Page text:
September 25, 2006

Oxford Poetry Conference: Helen Farish

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Helen Farish talks about the difficulty and confusion of ‘I’. She criticises the way that some poetry is dismissed as ‘merely personal’ or purely personal’. Thinking about the Confessional Poets, she notes how Lowell is praised for his prosody, syntax etc. while Plath is damned and her poetry is described, to use that phrase again, merely personal. Farish describes the case of Olds, a poet that she gave a talk on at the Poetry and Politics conference at University of Stirling this summer. She writes how male critics find the baring of the woman’s body in Old’s poems disgusting and how they identify the speaker in her poems directly with her.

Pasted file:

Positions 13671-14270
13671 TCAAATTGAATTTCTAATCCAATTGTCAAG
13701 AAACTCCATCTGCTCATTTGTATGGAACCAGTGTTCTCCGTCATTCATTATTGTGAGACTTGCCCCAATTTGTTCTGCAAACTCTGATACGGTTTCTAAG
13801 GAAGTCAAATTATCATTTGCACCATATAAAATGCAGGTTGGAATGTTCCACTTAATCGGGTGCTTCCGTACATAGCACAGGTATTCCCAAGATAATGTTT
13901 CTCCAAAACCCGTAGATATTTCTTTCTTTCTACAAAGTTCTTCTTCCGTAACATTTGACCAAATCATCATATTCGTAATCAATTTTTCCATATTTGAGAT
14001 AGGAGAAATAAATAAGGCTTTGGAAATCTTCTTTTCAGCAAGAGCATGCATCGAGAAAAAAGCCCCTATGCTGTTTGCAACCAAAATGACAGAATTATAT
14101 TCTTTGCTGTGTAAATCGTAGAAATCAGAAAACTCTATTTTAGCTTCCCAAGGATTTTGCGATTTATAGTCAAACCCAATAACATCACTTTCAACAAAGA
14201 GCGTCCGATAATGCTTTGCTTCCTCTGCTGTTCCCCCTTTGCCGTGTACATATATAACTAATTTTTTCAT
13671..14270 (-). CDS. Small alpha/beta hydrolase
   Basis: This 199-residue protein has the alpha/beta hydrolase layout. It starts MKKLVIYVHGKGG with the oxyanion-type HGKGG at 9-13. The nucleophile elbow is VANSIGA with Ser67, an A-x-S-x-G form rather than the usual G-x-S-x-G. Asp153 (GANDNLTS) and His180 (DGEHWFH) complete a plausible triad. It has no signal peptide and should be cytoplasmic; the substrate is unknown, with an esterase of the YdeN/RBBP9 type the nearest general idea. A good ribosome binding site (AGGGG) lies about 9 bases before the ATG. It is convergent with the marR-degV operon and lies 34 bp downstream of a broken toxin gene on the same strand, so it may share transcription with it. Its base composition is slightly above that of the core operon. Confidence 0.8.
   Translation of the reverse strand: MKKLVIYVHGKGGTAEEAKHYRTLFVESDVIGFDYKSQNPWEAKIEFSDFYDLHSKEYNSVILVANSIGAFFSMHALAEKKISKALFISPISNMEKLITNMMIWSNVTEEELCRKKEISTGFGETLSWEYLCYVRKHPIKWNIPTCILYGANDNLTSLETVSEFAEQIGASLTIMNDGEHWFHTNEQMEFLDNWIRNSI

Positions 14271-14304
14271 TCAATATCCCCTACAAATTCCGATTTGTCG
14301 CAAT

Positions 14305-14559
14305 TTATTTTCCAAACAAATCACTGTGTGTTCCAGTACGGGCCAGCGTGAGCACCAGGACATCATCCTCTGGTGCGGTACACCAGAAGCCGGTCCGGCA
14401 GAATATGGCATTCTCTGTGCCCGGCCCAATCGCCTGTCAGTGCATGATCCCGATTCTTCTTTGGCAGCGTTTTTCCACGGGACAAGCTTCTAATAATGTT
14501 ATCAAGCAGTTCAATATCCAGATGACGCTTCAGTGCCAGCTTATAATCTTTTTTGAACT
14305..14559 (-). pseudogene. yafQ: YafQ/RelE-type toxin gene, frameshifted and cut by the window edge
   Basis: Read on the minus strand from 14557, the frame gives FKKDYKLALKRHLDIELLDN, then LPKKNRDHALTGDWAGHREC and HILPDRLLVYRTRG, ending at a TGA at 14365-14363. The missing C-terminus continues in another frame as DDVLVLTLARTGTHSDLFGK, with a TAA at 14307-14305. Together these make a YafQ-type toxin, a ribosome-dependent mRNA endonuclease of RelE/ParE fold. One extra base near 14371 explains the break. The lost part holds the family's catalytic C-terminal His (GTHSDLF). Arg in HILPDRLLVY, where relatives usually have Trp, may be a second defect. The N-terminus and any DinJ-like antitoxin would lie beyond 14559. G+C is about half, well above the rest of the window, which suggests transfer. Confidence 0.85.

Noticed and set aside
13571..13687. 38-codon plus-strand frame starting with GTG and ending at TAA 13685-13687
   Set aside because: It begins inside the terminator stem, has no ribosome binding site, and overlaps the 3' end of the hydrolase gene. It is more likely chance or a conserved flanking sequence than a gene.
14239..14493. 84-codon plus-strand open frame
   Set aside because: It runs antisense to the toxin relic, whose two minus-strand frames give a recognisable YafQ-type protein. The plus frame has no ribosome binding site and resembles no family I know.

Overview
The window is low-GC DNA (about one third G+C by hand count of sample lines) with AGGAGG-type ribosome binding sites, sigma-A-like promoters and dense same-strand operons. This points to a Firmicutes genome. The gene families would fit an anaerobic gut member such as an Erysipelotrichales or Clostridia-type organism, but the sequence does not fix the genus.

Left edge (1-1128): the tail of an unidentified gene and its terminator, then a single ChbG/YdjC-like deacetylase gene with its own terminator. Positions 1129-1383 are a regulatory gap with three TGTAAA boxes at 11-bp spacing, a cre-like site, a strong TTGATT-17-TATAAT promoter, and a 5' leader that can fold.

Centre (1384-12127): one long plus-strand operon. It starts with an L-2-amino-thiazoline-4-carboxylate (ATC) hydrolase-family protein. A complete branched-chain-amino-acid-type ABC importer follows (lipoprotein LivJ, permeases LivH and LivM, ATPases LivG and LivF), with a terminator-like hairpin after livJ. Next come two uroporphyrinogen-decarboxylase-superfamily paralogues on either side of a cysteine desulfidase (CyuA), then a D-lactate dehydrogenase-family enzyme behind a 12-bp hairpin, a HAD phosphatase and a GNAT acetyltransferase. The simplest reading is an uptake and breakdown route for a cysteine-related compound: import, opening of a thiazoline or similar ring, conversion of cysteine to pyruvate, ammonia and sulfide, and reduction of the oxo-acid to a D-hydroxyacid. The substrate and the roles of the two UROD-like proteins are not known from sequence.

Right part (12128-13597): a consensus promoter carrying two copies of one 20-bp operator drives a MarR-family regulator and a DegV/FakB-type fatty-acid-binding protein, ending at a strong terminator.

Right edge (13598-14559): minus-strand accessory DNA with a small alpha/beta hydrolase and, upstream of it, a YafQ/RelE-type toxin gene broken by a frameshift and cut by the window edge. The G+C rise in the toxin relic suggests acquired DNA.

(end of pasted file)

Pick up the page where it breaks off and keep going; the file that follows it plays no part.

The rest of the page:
Farish criticises the postmodern phenomenon of the subject-in-process. She cites Nancy Miller who suggests that the gap left by the unitary subject raises questions of agency for women. Did women writers have a self to begin with? Farish describes how in her own practice she has dropped the dramatic monologue and given herself ‘permission’ to use the lyric. She uses the example of her poem, ‘Resurrection’, from Intimacies .

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